Family Ruptures, Stress, and the Mental Health of the Next Generation

Reprint No. 2018:23

Author(s): Petra Persson and Maya Rossin-SlaterYear: 2018 Title: American Economic Review Volume (No.): 108 (4-5) Pages: 1214–1252
Online article (restrictions may apply)

This paper studies how in utero exposure to maternal stress from family ruptures affects later mental health. We find that prenatal exposure to the death of a maternal relative increases take-up of ADHD medications during childhood and anti-anxiety and depression medications in adulthood. Further, family ruptures during pregnancy depress birth outcomes and raise the risk of perinatal complications necessitating hospitalization. Our results suggest large welfare gains from preventing fetal stress from family ruptures and possibly from economically induced stressors such as unemployment. They further suggest that greater stress exposure among the poor may partially explain the intergenerational persistence of poverty.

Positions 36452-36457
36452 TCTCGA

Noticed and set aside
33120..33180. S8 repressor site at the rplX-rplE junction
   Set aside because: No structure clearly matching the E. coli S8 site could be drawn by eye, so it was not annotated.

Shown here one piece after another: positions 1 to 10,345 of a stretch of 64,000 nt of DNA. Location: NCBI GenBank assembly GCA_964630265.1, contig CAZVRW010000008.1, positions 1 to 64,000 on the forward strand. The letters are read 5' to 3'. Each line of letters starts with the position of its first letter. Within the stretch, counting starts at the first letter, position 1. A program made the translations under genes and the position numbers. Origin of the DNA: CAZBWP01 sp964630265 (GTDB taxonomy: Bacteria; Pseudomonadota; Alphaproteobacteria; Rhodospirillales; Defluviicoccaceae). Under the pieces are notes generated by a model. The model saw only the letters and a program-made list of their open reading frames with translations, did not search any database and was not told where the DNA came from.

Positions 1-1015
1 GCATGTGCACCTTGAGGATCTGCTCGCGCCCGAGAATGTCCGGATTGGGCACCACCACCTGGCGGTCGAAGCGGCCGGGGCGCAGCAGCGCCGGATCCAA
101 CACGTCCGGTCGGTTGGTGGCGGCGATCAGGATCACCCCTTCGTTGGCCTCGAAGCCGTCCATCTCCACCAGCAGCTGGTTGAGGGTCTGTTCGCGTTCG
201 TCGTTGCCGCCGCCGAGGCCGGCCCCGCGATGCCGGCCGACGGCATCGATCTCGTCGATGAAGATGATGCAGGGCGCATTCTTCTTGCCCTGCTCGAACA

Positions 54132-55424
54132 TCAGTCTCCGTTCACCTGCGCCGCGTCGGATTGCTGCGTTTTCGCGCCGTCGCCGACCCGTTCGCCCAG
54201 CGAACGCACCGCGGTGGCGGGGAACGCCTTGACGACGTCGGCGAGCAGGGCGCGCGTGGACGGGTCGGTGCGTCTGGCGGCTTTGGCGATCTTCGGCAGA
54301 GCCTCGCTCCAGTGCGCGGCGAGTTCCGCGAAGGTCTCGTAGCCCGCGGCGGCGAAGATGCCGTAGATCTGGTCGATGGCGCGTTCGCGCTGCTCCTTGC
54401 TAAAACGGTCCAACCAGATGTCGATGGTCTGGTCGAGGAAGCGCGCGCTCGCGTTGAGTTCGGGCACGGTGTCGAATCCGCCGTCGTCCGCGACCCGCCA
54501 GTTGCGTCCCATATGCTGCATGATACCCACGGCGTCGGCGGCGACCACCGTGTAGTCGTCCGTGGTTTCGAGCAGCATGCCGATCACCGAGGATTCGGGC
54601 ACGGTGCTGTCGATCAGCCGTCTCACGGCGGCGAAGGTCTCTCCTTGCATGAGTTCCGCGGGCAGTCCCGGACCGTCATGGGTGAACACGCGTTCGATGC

Persson, Petra and Maya Rossin-Slater (2018), "Family Ruptures, Stress, and the Mental Health of the Next Generation". American Economic Review 108(4-5), 1214–1252.

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Social Capital and Health

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Martin Ljunge, IFN, is the author of a chapter, "Trust promotes health: addressing reverse causality by studying children of immigrants", in a new book edited by Sherman Folland and Eric Nauenberg. The cutting edge of research is presented, covering the ever-expanding social capital field.

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